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Hard Questions, All-Too-Easy Answers
The law-enforcement mentality reigns supreme once again.


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Janet Napolitano, President Obama’s secretary of homeland security, has been rightly criticized for her declaration that “the system worked” in the thwarted plot to bring down Northwest Airlines Flight 253. Secretary Napolitano and the Obama administration quickly pulled up stakes on that position in the face of ridicule from all corners. Less noticed is the administration’s continuing insistence that another system will work to protect the country from future attacks. This time they have put their unquestioned faith, and our security, in the hands of our civilian law-enforcement institutions and the federal courts.  
 
The Justice Department announced charges against Umar Farouk Abdul Mutallab in a press release with characteristic matter-of-factness, including the standard reminder that
“criminal complaints contain mere allegations and a defendant is presumed innocent until proven guilty.” Press releases serve many purposes, not least of which is to inform the public that a dangerous person has been apprehended. Charging Mutallab with a crime is no cause for relief, however. Instead, the decision renews concern about how seriously the administration is taking the threat posed by al-Qaeda and other terrorist organizations, and whether we are slipping back into the pre-9/11 mindset of treating terrorism as principally a law-enforcement problem. Whatever legitimate role our civilian authorities may have in eventually bringing Mutallab to justice for attempting to blow up the airplane, experience and common sense tell us they are a poor means of addressing the more immediate problem — acquiring intelligence to stop the next attack before it happens.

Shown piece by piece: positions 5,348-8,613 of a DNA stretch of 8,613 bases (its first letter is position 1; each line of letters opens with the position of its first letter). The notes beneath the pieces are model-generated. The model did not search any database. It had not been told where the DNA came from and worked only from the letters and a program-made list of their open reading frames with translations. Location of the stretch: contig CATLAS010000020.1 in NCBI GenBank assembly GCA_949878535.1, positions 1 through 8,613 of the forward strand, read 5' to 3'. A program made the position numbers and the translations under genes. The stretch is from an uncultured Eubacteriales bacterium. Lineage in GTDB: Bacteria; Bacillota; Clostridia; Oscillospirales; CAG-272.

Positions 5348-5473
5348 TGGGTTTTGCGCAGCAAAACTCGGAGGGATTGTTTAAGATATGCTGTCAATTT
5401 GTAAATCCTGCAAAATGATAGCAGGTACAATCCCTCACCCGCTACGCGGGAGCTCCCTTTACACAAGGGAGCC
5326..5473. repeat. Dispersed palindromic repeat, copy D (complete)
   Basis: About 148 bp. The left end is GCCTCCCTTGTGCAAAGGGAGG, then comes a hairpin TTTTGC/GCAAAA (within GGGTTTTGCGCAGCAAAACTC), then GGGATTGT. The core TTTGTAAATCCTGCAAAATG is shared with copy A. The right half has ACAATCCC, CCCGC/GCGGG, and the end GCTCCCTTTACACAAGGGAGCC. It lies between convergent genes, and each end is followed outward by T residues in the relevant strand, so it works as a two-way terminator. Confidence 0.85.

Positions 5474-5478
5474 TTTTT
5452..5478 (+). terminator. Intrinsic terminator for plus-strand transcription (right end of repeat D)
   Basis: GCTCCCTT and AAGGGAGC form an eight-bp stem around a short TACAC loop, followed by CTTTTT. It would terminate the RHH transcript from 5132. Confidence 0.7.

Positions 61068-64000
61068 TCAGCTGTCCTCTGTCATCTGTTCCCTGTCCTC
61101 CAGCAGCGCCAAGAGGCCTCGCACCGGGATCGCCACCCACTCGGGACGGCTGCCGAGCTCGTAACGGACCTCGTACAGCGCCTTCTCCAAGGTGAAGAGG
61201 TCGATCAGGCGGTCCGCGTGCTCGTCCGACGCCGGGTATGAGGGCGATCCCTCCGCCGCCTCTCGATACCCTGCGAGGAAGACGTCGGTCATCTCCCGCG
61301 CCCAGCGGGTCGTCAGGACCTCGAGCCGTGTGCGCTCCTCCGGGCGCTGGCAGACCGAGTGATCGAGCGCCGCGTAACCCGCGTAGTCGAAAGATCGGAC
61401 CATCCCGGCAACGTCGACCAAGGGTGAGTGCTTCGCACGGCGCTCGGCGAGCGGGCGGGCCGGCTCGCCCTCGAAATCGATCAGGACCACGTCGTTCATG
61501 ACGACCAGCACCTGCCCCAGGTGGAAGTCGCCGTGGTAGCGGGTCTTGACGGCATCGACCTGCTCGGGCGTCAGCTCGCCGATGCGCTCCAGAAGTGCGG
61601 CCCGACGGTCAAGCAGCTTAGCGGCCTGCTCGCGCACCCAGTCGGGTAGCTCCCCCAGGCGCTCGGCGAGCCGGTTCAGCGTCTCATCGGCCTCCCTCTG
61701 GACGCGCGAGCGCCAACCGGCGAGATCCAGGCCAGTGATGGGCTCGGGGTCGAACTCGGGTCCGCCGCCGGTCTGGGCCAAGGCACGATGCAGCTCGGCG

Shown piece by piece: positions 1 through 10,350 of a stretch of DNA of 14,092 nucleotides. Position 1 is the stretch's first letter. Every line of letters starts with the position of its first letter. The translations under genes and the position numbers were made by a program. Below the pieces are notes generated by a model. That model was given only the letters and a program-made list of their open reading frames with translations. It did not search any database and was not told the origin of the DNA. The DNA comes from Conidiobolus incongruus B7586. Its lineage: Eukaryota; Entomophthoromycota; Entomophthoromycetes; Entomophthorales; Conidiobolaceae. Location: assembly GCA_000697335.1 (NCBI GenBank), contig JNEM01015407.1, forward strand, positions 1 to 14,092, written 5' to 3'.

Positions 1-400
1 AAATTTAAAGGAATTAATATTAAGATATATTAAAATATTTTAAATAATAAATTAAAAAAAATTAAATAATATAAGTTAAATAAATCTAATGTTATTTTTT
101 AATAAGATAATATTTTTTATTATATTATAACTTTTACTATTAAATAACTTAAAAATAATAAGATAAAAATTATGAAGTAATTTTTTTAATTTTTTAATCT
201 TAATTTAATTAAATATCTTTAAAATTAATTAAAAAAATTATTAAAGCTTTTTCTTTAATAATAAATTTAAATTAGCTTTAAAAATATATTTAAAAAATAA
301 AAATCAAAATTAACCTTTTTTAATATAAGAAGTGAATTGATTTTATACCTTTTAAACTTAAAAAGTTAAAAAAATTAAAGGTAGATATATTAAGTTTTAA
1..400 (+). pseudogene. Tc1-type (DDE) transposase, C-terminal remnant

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The Obama administration arrested Mutallab on Christmas Day, and the next day charged him with the crimes of attempting to destroy the airplane and placing a destructive device onboard. Mutallab was charged in a federal criminal complaint, which is almost always a precursor to indictment by a grand jury and then a trial. His case is now being processed in the civilian system. But this swirl of activity gave only the illusion of real action and betrayed a fundamental disconnect between the nature of the terrorist threat we face and the tools the administration is willing to deploy to protect the country.  
 
President Obama faced a choice when he learned about the attack. He could have permitted the Justice Department to take the lead and rush to treat Mutallab like any individual suspected of a crime, with all the attendant constitutional and statutory protections afforded criminal suspects, including Miranda warnings, the right to an attorney, and the right to remain silent. Or the president could have ordered Mutallab, who is neither a U.S. citizen nor a permanent or temporary resident of this country, transferred into military custody for interrogation as an unlawful enemy combatant with no such rights.